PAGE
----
Asian-Americans not only have a desire to care for aging relatives themselves, but it is part of their common cultural practices and norms. As a result, Asian-American caregivers experience a greater demand for family caregiving than other cultural and ethnic groups.
Health and aging experts from Rush University Medical Center and Northwestern University Feinberg School of Medicine conducted a comprehensive study, which investigated the cultural practices of caregiving in Chinese-Americans in Chicago. Results of the study will be publically released in a report on Friday, Dec. 18, at 10 a.m., at the Chinese American Service League, 2141 S. Tan Ct. in Chicago, Ill.
"Filial piety is considered to be a key virtue in Chinese culture," said Dr. XinQi Dong, professor of medicine and director of Chinese Health, Aging and Policy Program at Rush University Medical Center and lead investigator of the FILIAL PIETY study. "This means to honor and respect one's parents by taking care of them, engaging in culturally appropriate conduct in and outside of the home in order to bring a good name to one's parents and ancestors."
"It is a cultural normal that is taught at a very young age, and many Chinese-American families are dealing with the stress of being a caregiver for elderly parents while trying to keep up this cultural standard," said Dong.
The Chinese-American community in Chicago is among the largest in the nation. Despite a rapidly growing elderly population in need of adequate caregiving, limited attention has been paid to the Chinese-American community and the concerns of Chinese caregivers.
Dong worked with Dr. Melissa Simon from the Northwestern University's Feinberg School of Medicine, to develop a comprehensive report called the FILIAL PIETY Report, which chronicles the practices of caregiving for older adults, including caregivers' psychological distress, caregiving burden and intergenerational conflict among Chinese-American families in the Chicago area.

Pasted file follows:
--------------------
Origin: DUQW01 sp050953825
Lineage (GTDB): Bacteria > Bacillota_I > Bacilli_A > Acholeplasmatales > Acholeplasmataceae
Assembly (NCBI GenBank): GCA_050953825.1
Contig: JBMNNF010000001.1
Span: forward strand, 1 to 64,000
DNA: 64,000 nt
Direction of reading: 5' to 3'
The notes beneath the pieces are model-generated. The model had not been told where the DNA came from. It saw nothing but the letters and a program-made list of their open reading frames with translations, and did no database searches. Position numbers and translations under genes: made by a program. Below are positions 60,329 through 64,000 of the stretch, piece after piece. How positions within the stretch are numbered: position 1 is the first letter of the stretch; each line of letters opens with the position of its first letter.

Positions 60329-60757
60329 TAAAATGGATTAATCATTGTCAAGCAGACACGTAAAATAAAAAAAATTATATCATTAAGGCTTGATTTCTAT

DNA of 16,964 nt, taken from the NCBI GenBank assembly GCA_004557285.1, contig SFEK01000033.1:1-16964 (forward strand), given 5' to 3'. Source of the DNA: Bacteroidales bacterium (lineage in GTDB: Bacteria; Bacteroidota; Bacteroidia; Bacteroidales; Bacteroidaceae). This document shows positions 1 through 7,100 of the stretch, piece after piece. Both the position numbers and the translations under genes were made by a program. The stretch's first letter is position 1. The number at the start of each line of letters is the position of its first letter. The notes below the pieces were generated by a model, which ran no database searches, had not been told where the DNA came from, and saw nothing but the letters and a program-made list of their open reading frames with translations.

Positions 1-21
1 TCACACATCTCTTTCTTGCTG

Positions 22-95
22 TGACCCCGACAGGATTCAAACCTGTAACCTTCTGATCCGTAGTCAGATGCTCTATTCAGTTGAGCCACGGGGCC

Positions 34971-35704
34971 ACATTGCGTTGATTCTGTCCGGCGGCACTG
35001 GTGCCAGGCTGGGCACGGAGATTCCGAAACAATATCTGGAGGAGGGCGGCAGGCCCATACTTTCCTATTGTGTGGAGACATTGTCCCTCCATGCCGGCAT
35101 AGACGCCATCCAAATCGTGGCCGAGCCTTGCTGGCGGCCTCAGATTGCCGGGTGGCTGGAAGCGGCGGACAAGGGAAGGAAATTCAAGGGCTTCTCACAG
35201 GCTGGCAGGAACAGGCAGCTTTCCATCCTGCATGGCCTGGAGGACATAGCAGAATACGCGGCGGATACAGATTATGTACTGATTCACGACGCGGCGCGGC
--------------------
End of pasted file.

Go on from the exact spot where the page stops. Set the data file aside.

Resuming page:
According to The FILIAL PIETY Report, one third of Chinese caregivers live in the same house as their parents.
An overwhelming majority believe they are responsible for providing elder care and nearly nine in 10 Chinese caregivers believe that the community needs to provide a greater amount of elder care.
Report findings also included:
-One in two Chinese caregivers helped their parents in performing daily activities necessary for living independently.
-Nearly three in four Chinese caregivers experienced stress and burden in caring for their parents.
-Half of Chinese caregivers reported symptoms of anxiety, and one in two reported experiencing some depressive symptoms.
-Researchers also found cultural differences between Chinese caregivers and older adults, as well as discrepancies between how caregivers interact with their father versus their mother.
"These figures are alarming and pertinent to the Chinese community and to the general U.S. society alike. Our model of understanding intergenerational relationships through culturally appropriate settings may have implications to other racial/ethnic groups," said Dong.
The FILIAL PIETY report is an extended research effort linked to the PINE Study, which is an ongoing investigation of the health and well-being of over 3,100 Chinese older adults in Chicago lead by Dong.
This report brings attention to the roles that intergenerational relationships and culture have on health outcomes, from the perspective of Chinese caregivers with at least one parent living in the Chicago area.
The FILIAL PIETY Report is a product of a longstanding, collaborative partnership between Chinese Health, Aging and Policy Program at Rush University Medical Center, Northwestern University and the Chinese American Service League as well as many other community organizations at local and national levels.
Community members, social service providers, healthcare professionals and public policy makers will be present Friday when the release of The FILIAL PIETY Report is released at the Chinese American Service League.
The FILIAL PIETY Report carries significant policy implications to address the increasing demand for elder care that accompanies the rapid growth of the aging population in the U.S.